Often in relationships, we are looking for our partner to change. We want them to communicate better. We want them to show us they love us. We want them to spend more time together as a family. We want them to treat us with more respect. Then we are surprised when despite promises our partner does not live up to our expectations. Perhaps a different way to approach the problem would be to ask for action rather than point the direction we wish to go in.

Siobhan and James relationship story

Relationship therapySiobhan and James had been together for eight years. They were happy together however, recently she felt that James respected her less. She had noticed that he would point out her faults in a joking or disparaging manner in company. He would find fault with things that she had done around the house. He had stopped asking how they had gone at work.

She felt that they were no longer communicating effectively. They had talked and agreed that James would put more effort into supporting Siobhan. Despite promises, little had changed and as the months had gone on things got worse and the fights become bigger.

In therapy, they agreed to some action goals. James agreed that he would talk to Siobhan about her day for 10 minutes every day when she got in from work. He further agreed that he would not talk negatively about Siobhan in front friends or their children but if he had a complaint he would sit down with Siobhan and explain how he felt. While this did not solve all of their relationship problems, it began to give a basis for them to communicate more effectively because it offered progress.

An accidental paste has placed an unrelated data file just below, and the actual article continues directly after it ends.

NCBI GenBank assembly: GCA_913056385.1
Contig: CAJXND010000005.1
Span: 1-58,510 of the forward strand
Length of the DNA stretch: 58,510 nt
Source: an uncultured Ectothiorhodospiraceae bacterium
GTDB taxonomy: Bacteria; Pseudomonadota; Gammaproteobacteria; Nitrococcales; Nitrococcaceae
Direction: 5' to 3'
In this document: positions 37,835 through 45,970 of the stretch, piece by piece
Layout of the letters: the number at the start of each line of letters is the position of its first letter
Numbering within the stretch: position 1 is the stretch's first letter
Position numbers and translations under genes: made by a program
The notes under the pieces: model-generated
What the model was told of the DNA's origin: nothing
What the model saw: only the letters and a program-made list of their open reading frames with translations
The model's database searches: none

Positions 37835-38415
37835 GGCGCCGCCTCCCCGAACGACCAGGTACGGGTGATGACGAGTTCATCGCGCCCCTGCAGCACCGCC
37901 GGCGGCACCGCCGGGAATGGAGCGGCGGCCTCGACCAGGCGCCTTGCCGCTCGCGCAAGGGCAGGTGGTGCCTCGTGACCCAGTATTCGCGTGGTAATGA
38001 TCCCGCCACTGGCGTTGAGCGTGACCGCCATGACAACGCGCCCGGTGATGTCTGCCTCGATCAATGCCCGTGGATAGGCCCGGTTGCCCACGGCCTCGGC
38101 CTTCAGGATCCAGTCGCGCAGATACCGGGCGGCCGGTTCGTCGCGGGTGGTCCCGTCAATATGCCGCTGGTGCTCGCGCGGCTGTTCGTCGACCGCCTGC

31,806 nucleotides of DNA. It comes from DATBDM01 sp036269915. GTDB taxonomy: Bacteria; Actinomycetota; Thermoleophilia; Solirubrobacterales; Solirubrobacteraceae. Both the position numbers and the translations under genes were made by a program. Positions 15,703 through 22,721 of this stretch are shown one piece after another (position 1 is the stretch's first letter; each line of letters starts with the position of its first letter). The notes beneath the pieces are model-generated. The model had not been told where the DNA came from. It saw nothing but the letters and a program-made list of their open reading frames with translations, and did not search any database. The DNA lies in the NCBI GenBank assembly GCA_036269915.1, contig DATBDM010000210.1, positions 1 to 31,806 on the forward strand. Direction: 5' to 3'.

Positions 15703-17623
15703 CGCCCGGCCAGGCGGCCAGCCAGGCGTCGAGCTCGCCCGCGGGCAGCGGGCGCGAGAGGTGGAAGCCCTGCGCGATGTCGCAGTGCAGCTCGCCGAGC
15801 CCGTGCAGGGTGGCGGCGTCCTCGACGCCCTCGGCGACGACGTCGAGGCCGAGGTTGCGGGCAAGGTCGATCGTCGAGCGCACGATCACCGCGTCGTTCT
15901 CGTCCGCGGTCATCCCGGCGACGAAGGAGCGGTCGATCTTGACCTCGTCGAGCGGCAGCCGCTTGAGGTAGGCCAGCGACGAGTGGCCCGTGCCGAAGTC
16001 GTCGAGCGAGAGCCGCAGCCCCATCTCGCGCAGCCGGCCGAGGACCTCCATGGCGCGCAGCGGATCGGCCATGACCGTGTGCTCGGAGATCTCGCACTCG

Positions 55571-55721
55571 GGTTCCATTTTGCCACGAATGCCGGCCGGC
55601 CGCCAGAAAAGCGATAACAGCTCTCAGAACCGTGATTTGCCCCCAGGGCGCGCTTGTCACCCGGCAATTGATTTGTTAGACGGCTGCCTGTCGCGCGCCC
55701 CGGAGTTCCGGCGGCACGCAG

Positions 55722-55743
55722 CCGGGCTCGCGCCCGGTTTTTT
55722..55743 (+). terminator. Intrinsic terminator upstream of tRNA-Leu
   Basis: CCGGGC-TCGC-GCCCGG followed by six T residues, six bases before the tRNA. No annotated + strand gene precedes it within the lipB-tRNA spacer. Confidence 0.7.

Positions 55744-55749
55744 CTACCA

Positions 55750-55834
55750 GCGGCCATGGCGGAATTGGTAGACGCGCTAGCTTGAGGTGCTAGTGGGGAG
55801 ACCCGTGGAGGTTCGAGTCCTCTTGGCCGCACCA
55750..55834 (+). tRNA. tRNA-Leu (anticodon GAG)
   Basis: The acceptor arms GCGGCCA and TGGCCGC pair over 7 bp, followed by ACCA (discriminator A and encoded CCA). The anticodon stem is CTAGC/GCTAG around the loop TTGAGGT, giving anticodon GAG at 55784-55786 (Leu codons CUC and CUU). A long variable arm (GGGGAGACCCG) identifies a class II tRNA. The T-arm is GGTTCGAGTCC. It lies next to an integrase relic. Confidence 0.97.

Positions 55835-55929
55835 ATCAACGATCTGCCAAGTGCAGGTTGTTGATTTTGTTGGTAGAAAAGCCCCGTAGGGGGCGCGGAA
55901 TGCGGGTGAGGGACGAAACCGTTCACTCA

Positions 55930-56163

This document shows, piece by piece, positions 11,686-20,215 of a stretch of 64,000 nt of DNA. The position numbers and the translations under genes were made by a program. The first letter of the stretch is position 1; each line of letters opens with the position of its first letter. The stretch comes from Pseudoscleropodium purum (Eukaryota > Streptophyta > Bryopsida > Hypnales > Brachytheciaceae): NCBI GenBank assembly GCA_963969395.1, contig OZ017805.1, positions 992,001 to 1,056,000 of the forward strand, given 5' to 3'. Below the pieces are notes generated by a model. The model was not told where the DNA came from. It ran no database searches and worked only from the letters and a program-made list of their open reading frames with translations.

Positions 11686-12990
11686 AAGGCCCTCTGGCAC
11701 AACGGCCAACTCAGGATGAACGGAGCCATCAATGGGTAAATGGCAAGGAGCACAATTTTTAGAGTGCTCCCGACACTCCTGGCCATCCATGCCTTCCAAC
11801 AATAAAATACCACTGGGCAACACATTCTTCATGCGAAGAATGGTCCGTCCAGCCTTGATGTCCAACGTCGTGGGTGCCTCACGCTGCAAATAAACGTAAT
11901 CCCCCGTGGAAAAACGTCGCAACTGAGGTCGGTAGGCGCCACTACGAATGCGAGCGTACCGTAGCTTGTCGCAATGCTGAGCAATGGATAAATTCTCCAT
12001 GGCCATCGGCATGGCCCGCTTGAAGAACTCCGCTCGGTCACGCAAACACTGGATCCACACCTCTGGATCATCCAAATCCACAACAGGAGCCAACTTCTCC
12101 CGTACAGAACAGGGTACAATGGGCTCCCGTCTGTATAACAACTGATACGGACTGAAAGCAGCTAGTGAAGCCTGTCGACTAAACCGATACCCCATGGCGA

What Action can I take?

Perhaps if you are feeling stuck in your relationship you might consider setting action goals. What is it that your partner could do that would make a difference to you? How would they know that they were achieving it? What one thing could you do for your partner that would make a difference? How will you know when you are achieving it?

The answers to these questions offer practical way that you and your partner can ensure that you are listening to their needs and are responding by changing your behaviour. The process may seem false at first, but it offers a starting point for change.

Apply same principle to other problems that you encounter in your relationship. Thus rather than your always leaving your clothes for me to pick up. Try something that is more action focused: “it would help me if you could pick up and put away your clothes”. The first feels like criticism, while the second achieves the same results Taking this approach puts across the feeling and asks for immediate action.

By taking more of an action approach to problems in your relationship, it is possible to tackle the issues head on. It may be that the help of a therapist can help you identify what the key actions should be to make the biggest difference. Often couples feel the big obstacles  with communication and the need a therapist to get started. However, as you move into action it can make a real difference to your relationship.